Can we breathe a sigh of relief?
Keith Best, a former Member of Parliament and now Secretary of the national European Movement, writes about Friday's agreement at the end of Phase 1 of the negotiations.
As Walpole said (albeit in a very different context) “now they are ringing their bells but soon they will be wringing their hands.” An enormous amount of effort and anxious telephone dialogue was devoted to the description to be given to the status of Northern Ireland. The battle lines had already been drawn with a surprising degree of consensus as to what this might be. The DUP were clear that there should be no hard border between the Irish Republic and Northern Ireland which meant a trading arrangement without tariffs. Moreover, it was stressed that much of the Good Friday Agreement was underpinned by both the Republic and the UK being members of the customs union. The pontifications from No.10 and other Cabinet Ministers that there could be no “one country, two systems” solution predicated that whatever obtained in Northern Ireland should also apply to the rest of the UK (not least so as to head off any demand for NI-type separate treatment for Scotland and Wales). So both the wording and, essentially, the meaning of “regulatory alignment” between the EU and the UK is of critical importance.
What the DUP seem not to have noticed so far, however, is that although this confluence may obtain at the beginning there is then nothing to prevent the UK, after the so-called two-year implementation period from diverging from this alignment for other parts of the UK or, indeed, for Northern Ireland itself in the future. As Britain’s Parliament is supreme it can change the law at any time once free from the constraints of a formal relationship with the EU. Even if such alignment were expressed to be in perpetuity in legislation there can be no entrenchment binding subsequent Parliaments. Any subsequent outright or coalition Corbyn Government, not needing the Parliamentary support of the DUP, might well be persuaded to change the rules.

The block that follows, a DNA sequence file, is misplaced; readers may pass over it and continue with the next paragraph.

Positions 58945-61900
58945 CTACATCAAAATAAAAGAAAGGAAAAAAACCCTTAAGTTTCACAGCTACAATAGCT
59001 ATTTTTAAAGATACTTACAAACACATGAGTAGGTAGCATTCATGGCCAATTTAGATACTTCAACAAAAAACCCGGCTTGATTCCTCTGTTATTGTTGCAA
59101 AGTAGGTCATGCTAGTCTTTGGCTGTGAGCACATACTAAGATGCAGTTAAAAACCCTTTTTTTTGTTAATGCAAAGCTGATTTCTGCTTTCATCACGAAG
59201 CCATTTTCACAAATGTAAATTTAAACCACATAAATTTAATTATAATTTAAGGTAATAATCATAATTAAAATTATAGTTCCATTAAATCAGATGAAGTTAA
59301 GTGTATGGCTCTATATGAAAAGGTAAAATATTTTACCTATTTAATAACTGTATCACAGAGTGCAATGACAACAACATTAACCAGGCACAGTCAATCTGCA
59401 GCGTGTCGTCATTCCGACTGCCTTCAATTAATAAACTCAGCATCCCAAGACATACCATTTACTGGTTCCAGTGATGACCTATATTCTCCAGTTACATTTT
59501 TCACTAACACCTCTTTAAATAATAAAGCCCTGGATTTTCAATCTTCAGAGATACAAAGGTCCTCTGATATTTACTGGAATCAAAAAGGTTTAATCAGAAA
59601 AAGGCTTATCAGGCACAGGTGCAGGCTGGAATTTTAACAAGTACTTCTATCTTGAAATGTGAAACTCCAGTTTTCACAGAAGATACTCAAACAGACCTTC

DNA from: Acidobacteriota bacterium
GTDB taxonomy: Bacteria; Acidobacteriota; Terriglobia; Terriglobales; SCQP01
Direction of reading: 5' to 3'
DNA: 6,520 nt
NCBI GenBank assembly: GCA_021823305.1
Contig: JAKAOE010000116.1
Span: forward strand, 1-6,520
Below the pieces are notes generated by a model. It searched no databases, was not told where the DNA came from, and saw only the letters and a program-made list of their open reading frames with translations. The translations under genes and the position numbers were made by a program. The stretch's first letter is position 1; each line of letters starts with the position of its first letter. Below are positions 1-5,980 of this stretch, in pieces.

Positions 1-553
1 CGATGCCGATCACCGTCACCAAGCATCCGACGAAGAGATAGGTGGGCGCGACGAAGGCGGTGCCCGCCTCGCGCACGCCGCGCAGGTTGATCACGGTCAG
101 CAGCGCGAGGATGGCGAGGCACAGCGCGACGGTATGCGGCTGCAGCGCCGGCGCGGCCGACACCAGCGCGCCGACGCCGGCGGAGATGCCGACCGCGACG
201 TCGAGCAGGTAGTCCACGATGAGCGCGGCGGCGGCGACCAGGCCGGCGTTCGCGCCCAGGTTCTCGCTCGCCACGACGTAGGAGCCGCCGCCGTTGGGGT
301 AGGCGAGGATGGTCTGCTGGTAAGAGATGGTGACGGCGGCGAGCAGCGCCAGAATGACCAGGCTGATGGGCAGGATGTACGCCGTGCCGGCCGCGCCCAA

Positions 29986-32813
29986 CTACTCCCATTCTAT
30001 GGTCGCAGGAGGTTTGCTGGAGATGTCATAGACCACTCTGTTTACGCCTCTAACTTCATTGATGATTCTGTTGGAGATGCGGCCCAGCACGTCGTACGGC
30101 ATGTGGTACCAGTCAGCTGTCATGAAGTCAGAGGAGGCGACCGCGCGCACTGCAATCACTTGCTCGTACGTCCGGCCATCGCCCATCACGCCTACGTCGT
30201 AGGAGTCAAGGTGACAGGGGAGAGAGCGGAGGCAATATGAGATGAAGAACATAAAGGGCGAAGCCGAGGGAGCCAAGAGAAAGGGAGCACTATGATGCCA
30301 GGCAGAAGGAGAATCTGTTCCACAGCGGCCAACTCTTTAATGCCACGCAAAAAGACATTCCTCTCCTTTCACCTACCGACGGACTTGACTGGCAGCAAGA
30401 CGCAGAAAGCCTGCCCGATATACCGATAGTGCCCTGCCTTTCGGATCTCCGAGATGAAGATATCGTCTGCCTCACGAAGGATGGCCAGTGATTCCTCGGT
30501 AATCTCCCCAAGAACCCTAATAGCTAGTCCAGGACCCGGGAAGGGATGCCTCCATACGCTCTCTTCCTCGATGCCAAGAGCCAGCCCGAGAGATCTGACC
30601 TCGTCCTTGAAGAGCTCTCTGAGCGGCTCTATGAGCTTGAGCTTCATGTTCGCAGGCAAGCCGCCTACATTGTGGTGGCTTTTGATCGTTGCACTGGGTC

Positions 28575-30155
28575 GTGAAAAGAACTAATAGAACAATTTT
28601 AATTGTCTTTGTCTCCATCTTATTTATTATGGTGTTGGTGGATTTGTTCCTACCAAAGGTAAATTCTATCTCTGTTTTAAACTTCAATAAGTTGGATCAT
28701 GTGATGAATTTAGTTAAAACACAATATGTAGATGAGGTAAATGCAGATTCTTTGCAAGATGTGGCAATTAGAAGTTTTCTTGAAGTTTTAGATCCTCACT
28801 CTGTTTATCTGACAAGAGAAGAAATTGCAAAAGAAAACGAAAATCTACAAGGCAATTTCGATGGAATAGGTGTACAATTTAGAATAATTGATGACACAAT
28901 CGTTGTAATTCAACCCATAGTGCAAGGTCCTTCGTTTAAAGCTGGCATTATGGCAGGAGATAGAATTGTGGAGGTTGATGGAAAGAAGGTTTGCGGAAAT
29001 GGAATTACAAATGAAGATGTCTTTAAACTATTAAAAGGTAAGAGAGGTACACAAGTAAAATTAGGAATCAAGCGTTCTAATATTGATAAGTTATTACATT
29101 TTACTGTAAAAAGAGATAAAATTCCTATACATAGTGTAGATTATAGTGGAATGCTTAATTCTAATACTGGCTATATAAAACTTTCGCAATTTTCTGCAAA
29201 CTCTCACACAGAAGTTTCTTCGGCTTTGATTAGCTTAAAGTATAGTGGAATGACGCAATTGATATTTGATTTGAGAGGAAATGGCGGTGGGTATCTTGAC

So what does the recent agreement actually state? “The United Kingdom remains committed to protecting North-South cooperation and to its guarantee of avoiding a hard border. Any future arrangements must be compatible with these overarching requirements. The United Kingdom's intention is to achieve these objectives through the overall EU-UK relationship. Should this not be possible, the United Kingdom will propose specific solutions to address the unique circumstances of the island of Ireland. In the absence of agreed solutions, the United Kingdom will maintain full alignment with those rules of the Internal Market and the Customs Union which, now or in the future, support North-South cooperation, the all-island economy and the protection of the 1998 Agreement.”
These are noble sentiments but, and I shall be amazed if the DUP have not spotted this already, who will determine whether or not the “solutions” meet these criteria in the event of a dispute? Presumably, the ECJ? What will be the penalties if the agreement is not honoured? There is no provision for that other than the wrangling that would be associated with a dispute as to whether or not the agreement was being honoured. The obligation is clear: that if there is no agreement to any “solutions” the UK will maintain the then current rules of the Internal Market and Customs Union. As the Prime Minister and others have maintained consistently, such a provision would have to apply to the whole UK. So, we are left with being where we are now! What goes around comes around!